After eight days alone, Klaben prayed for Ralph’s safety but worried that something had gone wrong.

And then a voice called from the empty, cold woods. Ralph had come back as he’d promised and told Helen that he’d found a better campsite about two miles away in a large clearing that would make it easier for planes to find them. The biggest obstacle in their way was how to move Helen with her right foot all blisters, frostbit, and gangrene.

Ralph set to building a toboggan from parts of the fuselage and spruce boughs. The sorted through their belongings and decided what they could bring. The plan was to have Helen ride the toboggan and Ralph push it. But after it was loaded and Helen climbed on, they found that it was too heavy for Ralph to push or pull. So, they cut the toboggan in half, reloaded it with half the stuff they’d planned on bringing and set out. Before they left, Helen used some of the paints she’d brought and marked the direction they were heading, distance, and date on the fuselage.

Since Ralph, in his makeshift snowshoes made from willow branches and wire and string from the plane, couldn’t push/pull Helen and the loaded toboggan, they wrapped extra canvas around her feet and together they walked toward the clearing. Sinking, struggling, and knocking over the toboggan a few times, they finally made it to the clearing. Five hours. Five hours in the -40-degree cold. Five hours to travel what they believed was two miles, but later learned was just short of 3/4s of a mile.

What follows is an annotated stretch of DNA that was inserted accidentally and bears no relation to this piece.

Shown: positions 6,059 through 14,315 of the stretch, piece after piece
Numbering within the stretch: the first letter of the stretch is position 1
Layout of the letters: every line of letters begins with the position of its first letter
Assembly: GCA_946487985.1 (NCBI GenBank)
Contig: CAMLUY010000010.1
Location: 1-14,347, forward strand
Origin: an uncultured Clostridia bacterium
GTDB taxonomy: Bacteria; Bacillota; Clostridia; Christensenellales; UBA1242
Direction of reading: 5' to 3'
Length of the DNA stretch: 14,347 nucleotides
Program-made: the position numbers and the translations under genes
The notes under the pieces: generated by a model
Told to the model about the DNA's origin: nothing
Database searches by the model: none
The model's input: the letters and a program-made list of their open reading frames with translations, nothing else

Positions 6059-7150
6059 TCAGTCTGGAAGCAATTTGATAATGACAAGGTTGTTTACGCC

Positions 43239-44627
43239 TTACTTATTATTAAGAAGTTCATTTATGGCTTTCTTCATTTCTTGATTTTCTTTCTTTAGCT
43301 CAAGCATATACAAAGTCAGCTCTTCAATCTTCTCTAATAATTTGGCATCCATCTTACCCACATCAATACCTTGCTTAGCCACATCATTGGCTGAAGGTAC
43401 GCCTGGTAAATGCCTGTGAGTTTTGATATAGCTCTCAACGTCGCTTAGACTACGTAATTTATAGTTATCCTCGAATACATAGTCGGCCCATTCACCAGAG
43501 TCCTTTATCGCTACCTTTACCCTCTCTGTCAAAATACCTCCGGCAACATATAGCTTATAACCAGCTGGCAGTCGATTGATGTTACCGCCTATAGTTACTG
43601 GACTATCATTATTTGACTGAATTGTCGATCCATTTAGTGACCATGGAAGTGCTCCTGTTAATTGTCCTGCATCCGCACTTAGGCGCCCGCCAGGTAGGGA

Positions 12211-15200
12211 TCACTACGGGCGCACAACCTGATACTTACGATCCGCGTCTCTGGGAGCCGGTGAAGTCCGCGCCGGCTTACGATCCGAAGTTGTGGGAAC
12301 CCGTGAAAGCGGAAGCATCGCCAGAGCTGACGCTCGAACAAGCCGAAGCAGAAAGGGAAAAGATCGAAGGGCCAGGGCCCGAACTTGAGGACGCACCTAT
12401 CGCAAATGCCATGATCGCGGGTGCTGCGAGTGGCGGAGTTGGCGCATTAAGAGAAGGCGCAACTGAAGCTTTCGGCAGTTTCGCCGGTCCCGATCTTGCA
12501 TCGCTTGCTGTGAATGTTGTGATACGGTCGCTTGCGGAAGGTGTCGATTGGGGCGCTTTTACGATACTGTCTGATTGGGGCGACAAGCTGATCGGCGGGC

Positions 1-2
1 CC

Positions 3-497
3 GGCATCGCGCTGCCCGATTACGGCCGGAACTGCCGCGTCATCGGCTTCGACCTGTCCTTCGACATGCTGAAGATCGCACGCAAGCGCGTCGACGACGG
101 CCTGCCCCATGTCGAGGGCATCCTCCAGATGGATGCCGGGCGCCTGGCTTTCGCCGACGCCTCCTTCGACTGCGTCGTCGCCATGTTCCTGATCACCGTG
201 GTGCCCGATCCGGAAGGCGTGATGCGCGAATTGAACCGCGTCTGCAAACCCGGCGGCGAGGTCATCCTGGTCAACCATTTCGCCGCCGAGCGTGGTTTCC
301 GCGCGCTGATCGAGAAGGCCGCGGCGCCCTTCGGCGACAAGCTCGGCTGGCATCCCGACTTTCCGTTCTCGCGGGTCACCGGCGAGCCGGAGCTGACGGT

All But Forgotten

They settled in to the lean-to that Ralph had made on his eight-day reconnaissance trip. Despite her nervousness about being out in the open, Helen found that the lean-to made for a warmer, safer campsite than the plane. They could keep a fire close to where they slept and she was certain that an airplane flying anywhere nearby could see them. Once Helen’s feet were tended and the camp established, Ralph set out again to find help. He’d stop at what he believed was a frozen lake and stamp out an SOS in the level snow with an arrow pointing toward the new campsite.

After four days alone, Klaben heard yet another plane. But this one sounded closer.